Utah Governor signs SB 16 into law, banning gender-affirming procedures on minors
Utah Gov. Spencer Cox signed Senate Bill 16 on Saturday, just one day after the Utah Legislature passed the controversial measure that bans gender-transitioning surgical procedures and places a moratorium on hormonal treatment for minors.
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After advancing out of the Senate Health and Human Services Standing Committee (HHSSC) on Jan. 18th, it took legislators 10 days to move the bill through both chambers and onto the governor’s desk. Utah joins Alabama, Arkansas, Arizona, and Tennessee as states that have enacted laws restricting youth access to gender-transition care.
Cox, who has been a strong proponent of youth mental health since taking office, issued the following statement after signing SB 16 into law.
“Legislation that impacts our most vulnerable youth requires careful consideration and deliberation,” Cox said. “While not a perfect bill, we are grateful for Sen. Kennedy’s more nuanced and thoughtful approach to this terribly divisive issue. More and more experts, states, and countries around the world are pausing these permanent and life-altering treatments for new patients until more and better research can help determine the long-term consequences.
We will continue to push the legislature for additional resources to organizations that work to help this important Utah community. While we understand our words will be of little comfort to those who disagree with us, we sincerely hope that we can treat our transgender families with more love and respect as we work to better understand the science and consequences behind these procedures.”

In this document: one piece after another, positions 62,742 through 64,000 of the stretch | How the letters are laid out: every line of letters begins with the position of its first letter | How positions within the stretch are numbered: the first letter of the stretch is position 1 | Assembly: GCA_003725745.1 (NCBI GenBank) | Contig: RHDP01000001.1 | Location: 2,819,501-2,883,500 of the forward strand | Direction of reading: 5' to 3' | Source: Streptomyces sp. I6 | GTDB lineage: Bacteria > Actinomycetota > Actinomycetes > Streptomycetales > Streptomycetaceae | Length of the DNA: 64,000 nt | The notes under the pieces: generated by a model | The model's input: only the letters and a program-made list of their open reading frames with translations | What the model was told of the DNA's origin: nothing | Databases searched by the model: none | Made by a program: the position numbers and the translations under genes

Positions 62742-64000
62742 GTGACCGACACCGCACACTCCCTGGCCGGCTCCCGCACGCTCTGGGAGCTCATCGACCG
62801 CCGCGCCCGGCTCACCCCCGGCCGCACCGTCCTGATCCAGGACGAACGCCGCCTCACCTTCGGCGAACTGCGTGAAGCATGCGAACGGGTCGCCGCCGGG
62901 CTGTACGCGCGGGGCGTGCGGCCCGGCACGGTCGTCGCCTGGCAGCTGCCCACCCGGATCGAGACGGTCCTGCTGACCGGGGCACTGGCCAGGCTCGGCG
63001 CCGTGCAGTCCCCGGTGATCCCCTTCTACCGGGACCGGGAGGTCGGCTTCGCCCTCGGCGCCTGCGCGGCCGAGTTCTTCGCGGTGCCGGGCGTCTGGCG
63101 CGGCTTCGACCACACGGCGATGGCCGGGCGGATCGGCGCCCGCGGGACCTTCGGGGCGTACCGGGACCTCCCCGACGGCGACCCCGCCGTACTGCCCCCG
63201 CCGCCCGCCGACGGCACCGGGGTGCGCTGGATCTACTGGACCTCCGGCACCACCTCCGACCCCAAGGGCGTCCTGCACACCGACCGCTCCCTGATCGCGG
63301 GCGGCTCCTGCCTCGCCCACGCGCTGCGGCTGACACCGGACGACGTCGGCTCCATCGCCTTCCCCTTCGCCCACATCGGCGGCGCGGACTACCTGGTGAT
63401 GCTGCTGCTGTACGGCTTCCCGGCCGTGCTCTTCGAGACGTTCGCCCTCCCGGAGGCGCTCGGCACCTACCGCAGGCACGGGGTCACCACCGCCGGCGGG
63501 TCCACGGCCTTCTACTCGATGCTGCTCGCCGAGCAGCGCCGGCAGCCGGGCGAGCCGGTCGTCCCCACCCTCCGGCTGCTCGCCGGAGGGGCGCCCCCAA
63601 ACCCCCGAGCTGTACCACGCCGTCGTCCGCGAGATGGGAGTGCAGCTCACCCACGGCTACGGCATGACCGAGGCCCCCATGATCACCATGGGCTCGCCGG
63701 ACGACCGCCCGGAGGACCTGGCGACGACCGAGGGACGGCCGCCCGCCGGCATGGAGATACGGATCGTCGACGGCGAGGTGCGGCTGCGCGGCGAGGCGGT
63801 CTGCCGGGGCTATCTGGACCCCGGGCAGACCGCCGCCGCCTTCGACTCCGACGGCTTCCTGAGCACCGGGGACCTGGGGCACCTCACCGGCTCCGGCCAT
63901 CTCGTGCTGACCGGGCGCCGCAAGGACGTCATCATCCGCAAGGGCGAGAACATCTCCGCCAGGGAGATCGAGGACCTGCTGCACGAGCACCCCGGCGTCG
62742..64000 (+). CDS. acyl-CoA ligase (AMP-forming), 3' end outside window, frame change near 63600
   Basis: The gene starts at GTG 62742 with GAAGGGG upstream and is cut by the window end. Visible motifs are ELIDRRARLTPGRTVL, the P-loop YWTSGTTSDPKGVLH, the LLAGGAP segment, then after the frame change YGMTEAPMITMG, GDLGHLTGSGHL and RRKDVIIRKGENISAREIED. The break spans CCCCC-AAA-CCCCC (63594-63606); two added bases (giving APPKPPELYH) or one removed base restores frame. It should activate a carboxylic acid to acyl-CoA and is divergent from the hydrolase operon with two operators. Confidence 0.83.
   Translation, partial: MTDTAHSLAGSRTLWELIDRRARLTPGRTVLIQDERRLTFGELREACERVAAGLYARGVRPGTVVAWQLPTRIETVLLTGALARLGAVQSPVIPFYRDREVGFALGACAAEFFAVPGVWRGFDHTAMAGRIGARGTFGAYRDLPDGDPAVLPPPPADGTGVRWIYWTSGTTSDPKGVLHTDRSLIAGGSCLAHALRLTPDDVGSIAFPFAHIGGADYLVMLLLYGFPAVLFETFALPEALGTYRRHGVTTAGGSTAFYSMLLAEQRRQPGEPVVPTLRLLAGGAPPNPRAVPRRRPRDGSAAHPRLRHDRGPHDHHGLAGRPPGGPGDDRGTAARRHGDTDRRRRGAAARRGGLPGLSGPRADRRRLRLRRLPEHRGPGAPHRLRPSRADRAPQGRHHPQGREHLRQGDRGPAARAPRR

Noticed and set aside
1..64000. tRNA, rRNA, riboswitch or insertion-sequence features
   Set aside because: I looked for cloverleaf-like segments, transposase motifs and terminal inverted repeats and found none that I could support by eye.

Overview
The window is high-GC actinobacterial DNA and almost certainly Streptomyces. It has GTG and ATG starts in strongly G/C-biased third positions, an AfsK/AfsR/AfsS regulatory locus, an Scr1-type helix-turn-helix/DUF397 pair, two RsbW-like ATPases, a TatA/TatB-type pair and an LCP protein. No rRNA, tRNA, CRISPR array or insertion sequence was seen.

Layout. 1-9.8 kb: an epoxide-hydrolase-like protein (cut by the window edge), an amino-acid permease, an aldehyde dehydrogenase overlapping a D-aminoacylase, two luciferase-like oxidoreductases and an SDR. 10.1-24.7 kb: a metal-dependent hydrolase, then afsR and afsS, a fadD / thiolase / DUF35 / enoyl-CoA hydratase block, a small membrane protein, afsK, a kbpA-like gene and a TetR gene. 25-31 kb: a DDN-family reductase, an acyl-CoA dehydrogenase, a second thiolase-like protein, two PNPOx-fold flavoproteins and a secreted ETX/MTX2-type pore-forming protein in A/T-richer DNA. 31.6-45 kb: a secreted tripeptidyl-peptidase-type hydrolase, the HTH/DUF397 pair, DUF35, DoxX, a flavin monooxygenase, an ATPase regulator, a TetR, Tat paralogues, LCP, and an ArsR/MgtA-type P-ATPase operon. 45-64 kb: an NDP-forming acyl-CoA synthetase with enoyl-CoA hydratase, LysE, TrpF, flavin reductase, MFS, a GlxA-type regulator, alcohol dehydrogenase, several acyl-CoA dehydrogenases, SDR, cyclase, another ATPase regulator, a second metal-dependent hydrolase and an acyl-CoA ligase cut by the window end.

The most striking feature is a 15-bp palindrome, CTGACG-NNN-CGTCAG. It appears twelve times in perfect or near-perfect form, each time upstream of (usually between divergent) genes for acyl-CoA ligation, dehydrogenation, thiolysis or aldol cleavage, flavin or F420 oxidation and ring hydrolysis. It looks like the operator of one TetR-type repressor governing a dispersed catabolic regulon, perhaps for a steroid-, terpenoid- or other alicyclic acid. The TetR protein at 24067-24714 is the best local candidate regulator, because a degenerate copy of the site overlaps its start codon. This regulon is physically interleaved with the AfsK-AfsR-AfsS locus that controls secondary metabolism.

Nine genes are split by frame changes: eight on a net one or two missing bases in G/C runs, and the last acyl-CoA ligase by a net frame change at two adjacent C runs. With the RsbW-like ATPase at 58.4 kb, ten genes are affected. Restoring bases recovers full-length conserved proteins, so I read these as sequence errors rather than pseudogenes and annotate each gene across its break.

The passage comes despite opposition from rights groups and the American Medical Association to governmental intrusion into the practice of medicine, which they argue is detrimental to the health of transgender and gender-diverse children and adults. In a letter to Cox on Friday, ACLU Utah Legal Director John Mejia called for a veto of the bill.
“SB 16 effectively bans medical treatment for individuals under 18 years of age diagnosed with gender dysphoria after the law’s effective date, including puberty suppression or gender-affirming hormone therapy,” the letter read.
“It also allows medical malpractice suits based on retroactively withdrawn consent. This bill bans access to life-saving medical care. By cutting off medical treatment supported by every major medical association in the United States, the bill compromises the health and well-being of adolescents with gender dysphoria. It ties the hands of doctors and parents by restricting access to the only evidence-based treatment available for this serious medical condition and impedes their ability to fulfill their professional obligations.”
ACLU Utah says the law violates the equal protection rights of transgender youth and discriminates on the basis of transgender status. Additionally, it said the bill infringes upon the substantive due process rights of parents to follow medical guidelines for the treatment of their children.
“This is a devastating and dangerous violation of the rights and privacy of transgender Utahns, their families, and their medical providers,” said Chase Strangio, ACLU deputy director for transgender justice on Sunday. “Claims of protecting our most vulnerable with these laws ring hollow when lawmakers have trans children’s greatest protectors—their parents, providers, and the youth themselves—pleading in front of them not to cut them off from their care. I want transgender youth in Utah to know this fight is not over, and we won’t stop defending your autonomy and freedom until each and every one of you can access the care you need.”
ACLU Utah, which has an ongoing case against the ban on transgender participation in girls’ sports, says it is planning to challenge the new law in the courts.